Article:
[Editor's Note: For a full and comprehensive review and response to Edward Humes' book, Monkey Girl: Evolution, Education, and the Battle for America's Soul, please see A Partisan Affair: A Response to Edward Humes' Inaccurate History of Kitzmiller v. Dover and Intelligent Design, "Monkey Girl.]
In his book Monkey Girl: Evolution, Education, Religion, and the Battle for America's Soul, author Edwards Humes makes many inaccurate claims about science education policy. Humes' partisanship comes through clearly in these discussions, as he contends that those who would not teach evolution in a one-sided pro-Darwin-only fashion are engaged in a "concerted attack ... on the teaching of evolution and other bedrock principles of modern science." (pg. 25.) Humes' repetition of common Darwinist rhetoric is only the beginning of the problem, for he makes many...
Incorrect Claims about Science Standards and Education Policy: Humes claims that Americans are "divided" on evolution and how it should be taught, but polls consistently show that the vast majority of Americans reject neo-Darwinian evolution and over 75% are united in believing that ID should be taught in schools. For details, see "Americans Overwhelmingly Support Teaching Scientific Challenges to Darwinian Evolution, Zogby Poll Shows."
Humes goes after good science education formerly in the Ohio and Kansas science standards, calling them a "concerted attack" on "the teaching of evolution" which shook "bedrock principles of modern science." (pg. 25.) But a close look at Ohio's former policy shows that it yielded many pedagogical benefits to students, citing the National Research Council's suggestion that students engage in "critical and logical thinking." Does Humes oppose the use of "critical and logical thinking" when it comes to evolution? For more information about Ohio's former science policy, see Ohio State Board of Education Repeals Critical Analysis Policy; Sends to Subcommittee for Further Review and Recommendation."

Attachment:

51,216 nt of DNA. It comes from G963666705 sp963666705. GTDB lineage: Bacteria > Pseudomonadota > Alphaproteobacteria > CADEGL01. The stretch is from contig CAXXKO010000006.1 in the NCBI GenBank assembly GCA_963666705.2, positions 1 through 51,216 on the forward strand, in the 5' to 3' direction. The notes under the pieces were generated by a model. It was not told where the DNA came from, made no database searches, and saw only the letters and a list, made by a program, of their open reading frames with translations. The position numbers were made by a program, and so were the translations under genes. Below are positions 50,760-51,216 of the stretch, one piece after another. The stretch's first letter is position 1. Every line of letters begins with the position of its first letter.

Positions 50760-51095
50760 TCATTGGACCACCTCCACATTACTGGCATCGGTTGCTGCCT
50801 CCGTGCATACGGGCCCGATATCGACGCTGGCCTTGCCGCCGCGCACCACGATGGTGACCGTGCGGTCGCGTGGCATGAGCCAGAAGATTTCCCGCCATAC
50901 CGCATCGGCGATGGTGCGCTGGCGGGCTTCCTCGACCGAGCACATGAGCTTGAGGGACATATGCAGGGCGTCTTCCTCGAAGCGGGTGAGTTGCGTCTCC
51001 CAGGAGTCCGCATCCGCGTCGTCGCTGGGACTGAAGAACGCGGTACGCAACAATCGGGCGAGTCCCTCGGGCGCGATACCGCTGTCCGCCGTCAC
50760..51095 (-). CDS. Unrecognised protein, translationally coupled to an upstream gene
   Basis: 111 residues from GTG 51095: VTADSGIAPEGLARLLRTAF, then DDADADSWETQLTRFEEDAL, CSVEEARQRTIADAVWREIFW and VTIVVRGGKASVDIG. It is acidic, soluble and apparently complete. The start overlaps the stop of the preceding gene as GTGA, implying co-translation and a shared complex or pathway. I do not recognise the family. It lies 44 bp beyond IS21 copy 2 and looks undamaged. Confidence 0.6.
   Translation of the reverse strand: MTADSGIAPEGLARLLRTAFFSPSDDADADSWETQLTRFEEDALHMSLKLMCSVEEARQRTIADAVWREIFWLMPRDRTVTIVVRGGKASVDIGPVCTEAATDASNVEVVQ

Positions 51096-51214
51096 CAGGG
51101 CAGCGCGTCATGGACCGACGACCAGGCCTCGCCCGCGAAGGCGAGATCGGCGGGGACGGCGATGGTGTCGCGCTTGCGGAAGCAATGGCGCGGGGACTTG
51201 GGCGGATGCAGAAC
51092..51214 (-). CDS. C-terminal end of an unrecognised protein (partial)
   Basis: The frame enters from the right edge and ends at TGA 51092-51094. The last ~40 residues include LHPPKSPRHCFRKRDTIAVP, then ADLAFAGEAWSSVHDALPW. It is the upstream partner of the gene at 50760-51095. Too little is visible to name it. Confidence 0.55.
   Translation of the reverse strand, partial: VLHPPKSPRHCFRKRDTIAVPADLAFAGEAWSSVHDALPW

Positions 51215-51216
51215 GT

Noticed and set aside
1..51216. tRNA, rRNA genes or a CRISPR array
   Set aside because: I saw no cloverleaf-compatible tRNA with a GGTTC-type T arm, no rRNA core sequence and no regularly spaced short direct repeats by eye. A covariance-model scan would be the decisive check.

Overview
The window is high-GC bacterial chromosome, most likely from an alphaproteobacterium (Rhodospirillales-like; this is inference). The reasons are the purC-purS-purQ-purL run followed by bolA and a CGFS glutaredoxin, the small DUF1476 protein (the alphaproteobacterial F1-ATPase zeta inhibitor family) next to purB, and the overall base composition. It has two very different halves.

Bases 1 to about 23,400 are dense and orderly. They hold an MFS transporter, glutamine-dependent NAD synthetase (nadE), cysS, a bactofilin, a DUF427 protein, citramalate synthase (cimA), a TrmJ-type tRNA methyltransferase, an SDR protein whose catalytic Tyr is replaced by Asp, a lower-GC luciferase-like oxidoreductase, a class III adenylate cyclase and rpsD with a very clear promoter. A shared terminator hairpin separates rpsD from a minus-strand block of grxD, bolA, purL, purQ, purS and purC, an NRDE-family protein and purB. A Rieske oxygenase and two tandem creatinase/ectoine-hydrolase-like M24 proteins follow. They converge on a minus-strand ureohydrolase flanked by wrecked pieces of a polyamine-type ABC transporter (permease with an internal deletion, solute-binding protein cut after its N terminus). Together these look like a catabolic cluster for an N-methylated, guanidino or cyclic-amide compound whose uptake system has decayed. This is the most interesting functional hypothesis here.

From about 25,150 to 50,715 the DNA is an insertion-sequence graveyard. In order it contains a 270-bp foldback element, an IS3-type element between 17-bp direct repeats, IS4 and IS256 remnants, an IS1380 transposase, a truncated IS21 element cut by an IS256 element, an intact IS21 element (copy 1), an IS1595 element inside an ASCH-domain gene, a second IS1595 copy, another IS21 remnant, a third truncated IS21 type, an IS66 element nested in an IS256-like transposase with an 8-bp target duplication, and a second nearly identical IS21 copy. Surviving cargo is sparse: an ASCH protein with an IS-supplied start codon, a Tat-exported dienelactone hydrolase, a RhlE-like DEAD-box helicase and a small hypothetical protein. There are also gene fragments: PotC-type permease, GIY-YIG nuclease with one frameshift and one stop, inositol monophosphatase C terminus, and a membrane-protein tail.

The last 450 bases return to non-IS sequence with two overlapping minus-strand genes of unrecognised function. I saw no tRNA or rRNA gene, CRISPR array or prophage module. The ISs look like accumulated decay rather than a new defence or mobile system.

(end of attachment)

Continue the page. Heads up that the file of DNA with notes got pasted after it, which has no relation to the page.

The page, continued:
Humes fails to note that leading ID-proponents criticized the 1999 Kansas school board for removing some aspects of evolution from their state science standards in 1999. For example, when discussing Kansas, Phillip Johnson wrote: "Of course students should learn the orthodox Darwinian theory and the evidence that supports it, but they should also learn why so many are skeptical, and they should hear the skeptical arguments in their strongest form rather than in a caricature intended to make them look as silly as possible." Michael Behe contends that schools should "[t]each Darwin's elegant theory. But also discuss where it has real problems accounting for the data, where data are severely limited..." Finally, Jonathan Wells opines that "[s]tudents should be taught about Darwinian evolution because it is enormously influential in modern biology. But they should also be given the resources to evaluate the theory critically." For more information, see Phillip Johnson, The Wedge of Truth, pg. 82 (Intervarsity Press, 1999); Michael Behe, "Teach Evolution and Ask Hard Questions," New York Times, (August 13, 1999), and Jonathan Wells, "Give students the resources to critique Darwin," Kansas City Star, (August 1 1999).